"Time flies like an arrow, fruit flies like a banana."
This was my first time at Messa and it was an interesting experience. The food is well made and creative, as well as relatively easy to pair with our wines (most dishes come in two sizes, so I ordered two first courses and a main dish) but cheap it's not. The picture above was lifted from their site.
Jos. Christoffel Jr, Mosel-Ruser-Saar, Wehlener Sonnenhur, Auslese, 1988
This Auslese came with no label so I'm not sure how many stars it was branded with, but it sure drinks like three stars, at the very least. The nose very delicately lacquers the fruit with elegant strokes of petrol and an earthy minerality, while the palate perfoms a few tricks of its own with savoury, green apple acidity. One of the best Christoffels I've ever had and, sadly, the only one not available locally.
Olivier Leflaive, Chassagne-Montrachet, 2004
Obviously young, obviously oaky, but here the oak is well balanced by citrusy fruit. I like the style, especially the saline crunch on the finish, and it will be a good wine for a village in about three years.
Imported by WineRoute, the price was about 200 NIS a couple of years ago, if I'm not mistaken.
Domaine Fourrier, Gevrey-Chambertin Premier Cru, Les Cherbaudes, 1999
The nose veers more towards the black fruit end of the spectrum than I'd have expected, but there are enough tell-tale Bourgogne signs (wet earth, a hint of barnyard) to keep me very happy indeed. Plus, there's a light note of hyper-ripeness that adds interest rather than annoying. Very lively and balanced, but, despite the excellent vintage and origin (Premier Cru squeezed in between Chapelle and Mazis-Chambertin), I don't think it has an enormously long future ahead of it .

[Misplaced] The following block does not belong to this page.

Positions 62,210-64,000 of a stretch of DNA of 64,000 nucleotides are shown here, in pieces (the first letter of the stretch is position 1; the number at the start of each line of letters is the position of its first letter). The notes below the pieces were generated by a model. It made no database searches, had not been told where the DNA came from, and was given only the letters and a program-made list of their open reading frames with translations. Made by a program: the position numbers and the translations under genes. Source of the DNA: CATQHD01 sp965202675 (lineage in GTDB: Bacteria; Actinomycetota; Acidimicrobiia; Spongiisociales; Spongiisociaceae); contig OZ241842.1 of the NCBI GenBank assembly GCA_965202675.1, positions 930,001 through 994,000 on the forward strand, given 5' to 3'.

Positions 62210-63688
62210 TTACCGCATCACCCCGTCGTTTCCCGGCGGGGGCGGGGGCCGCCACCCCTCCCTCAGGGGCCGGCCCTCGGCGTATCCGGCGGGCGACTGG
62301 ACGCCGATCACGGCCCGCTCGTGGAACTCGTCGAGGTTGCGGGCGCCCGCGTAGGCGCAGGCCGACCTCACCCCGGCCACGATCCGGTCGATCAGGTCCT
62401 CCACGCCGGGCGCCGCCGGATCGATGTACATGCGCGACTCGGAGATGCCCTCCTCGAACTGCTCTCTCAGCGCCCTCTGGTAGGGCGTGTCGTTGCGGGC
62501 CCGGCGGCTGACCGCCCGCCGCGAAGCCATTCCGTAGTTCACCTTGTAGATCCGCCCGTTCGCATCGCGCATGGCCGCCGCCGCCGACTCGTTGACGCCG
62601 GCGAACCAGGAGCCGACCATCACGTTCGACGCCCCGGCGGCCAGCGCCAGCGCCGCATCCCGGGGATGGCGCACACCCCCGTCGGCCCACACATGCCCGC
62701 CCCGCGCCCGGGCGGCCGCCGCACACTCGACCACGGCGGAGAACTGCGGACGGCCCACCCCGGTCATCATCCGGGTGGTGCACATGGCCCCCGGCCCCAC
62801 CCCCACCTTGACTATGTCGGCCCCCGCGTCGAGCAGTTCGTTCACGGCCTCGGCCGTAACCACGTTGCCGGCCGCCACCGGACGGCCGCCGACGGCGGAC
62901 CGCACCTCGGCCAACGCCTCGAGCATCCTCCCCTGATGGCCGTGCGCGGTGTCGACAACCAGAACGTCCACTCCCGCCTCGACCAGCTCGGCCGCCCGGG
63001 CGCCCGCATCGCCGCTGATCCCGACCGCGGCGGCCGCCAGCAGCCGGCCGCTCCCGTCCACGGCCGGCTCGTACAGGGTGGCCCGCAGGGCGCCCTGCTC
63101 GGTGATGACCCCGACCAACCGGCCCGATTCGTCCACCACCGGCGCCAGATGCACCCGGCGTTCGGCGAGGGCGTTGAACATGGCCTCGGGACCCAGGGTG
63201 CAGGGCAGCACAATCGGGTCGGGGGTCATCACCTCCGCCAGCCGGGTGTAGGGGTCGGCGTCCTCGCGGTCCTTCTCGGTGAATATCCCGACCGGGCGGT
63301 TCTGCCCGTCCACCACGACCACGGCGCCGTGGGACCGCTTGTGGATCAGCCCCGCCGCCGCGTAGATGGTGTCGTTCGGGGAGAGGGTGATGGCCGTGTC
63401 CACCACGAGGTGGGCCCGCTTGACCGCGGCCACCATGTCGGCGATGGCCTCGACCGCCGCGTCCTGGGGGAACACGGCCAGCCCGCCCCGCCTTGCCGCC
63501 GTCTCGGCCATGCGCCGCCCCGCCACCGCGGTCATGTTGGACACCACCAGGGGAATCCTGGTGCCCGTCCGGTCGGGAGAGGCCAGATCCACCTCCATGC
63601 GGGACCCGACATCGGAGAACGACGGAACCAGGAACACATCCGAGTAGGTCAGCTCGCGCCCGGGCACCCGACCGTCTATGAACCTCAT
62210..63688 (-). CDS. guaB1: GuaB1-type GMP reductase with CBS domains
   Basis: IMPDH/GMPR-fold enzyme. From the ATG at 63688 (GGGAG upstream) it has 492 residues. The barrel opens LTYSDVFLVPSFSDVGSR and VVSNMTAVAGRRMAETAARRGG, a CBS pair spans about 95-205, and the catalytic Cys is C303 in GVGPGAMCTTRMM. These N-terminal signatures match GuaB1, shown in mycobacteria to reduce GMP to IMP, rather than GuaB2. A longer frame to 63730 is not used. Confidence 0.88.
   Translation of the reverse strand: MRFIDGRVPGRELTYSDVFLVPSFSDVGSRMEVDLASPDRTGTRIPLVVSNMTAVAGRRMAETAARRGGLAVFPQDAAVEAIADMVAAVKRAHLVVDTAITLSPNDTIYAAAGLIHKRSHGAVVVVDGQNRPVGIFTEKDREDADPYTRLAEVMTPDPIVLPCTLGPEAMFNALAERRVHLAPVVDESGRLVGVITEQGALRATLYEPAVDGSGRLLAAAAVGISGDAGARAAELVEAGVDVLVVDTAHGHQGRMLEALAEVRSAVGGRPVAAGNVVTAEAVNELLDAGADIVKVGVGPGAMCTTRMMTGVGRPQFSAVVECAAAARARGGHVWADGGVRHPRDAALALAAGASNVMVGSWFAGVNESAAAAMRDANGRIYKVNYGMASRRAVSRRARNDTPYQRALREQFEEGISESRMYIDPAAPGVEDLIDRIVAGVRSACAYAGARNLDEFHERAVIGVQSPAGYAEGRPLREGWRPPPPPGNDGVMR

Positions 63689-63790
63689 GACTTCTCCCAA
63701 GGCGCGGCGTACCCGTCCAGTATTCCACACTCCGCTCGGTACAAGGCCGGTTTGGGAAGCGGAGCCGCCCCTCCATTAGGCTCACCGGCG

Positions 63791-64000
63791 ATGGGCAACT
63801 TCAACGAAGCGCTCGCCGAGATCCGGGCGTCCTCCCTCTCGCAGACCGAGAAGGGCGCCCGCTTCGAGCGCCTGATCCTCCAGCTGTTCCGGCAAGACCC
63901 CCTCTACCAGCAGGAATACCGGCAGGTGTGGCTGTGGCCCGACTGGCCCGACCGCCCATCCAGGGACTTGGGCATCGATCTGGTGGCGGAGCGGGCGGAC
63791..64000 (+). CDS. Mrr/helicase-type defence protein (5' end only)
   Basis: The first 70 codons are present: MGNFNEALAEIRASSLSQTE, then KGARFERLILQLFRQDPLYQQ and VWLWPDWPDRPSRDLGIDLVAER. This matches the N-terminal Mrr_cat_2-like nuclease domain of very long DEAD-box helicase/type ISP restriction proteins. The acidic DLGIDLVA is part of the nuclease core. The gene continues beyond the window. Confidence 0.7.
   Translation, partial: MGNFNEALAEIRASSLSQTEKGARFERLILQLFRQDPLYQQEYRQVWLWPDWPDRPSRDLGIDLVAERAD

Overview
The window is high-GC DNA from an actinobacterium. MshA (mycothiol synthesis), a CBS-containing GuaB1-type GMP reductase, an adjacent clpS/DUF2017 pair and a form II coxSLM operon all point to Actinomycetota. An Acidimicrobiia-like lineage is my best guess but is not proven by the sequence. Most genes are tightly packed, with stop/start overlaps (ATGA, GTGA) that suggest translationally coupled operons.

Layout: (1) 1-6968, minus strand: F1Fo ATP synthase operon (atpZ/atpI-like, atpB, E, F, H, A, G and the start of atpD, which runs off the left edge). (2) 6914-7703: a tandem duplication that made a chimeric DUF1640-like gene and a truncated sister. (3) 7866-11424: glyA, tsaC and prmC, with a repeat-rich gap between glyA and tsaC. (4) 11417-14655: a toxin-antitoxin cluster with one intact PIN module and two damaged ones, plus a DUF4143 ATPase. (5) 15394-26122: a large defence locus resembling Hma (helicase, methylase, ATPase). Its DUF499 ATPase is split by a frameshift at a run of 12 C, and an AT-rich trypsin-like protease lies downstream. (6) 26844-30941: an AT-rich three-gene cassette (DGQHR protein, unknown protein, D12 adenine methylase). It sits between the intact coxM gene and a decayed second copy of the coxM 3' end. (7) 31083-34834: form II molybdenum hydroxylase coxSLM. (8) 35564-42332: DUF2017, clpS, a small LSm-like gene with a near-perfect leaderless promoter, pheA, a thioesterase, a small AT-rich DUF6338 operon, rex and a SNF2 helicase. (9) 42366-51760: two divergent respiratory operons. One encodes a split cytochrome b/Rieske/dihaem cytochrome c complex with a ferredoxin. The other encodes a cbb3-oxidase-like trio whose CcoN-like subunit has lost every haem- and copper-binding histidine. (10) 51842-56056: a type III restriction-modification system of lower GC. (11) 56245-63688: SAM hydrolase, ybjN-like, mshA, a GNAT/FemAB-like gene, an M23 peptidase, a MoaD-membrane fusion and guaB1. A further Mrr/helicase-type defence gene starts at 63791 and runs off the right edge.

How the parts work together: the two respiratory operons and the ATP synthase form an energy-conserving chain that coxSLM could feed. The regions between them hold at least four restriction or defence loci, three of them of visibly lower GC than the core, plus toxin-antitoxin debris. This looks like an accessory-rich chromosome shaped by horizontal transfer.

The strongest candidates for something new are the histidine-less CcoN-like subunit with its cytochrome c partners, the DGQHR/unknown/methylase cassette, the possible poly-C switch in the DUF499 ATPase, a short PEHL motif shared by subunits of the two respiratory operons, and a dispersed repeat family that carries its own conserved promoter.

Not imported to Israel, price unknown.
Chateau Haut-Bailly, Pessac-Leognan, 1995
This is an interesting wine. Both nose and palate did not seem particularly claret-like, especially the palate, which was very minerally - which is a Pessac-Leognan trait - and angular. I thought it was a Barolo, I admit. A solid 90-pointer and it's always a pleasure to drink a mature Bordeaux.
Not imported to Israel.
Altesino, Brunello di Montalcino Riserva, 1997
Reeks of class. And plenty of leather and cassis over juicy berries. Young, muscular and tannic, I thought it was perfect as it was but others thought it was too young. Usually I prefer complexity and nuances, but this powerful style was in no way over the top, I do not see it mellowing and I think it wears that style very well - so why wait?
Imported by WineRoute, purchased six years ago for about 450 NIS.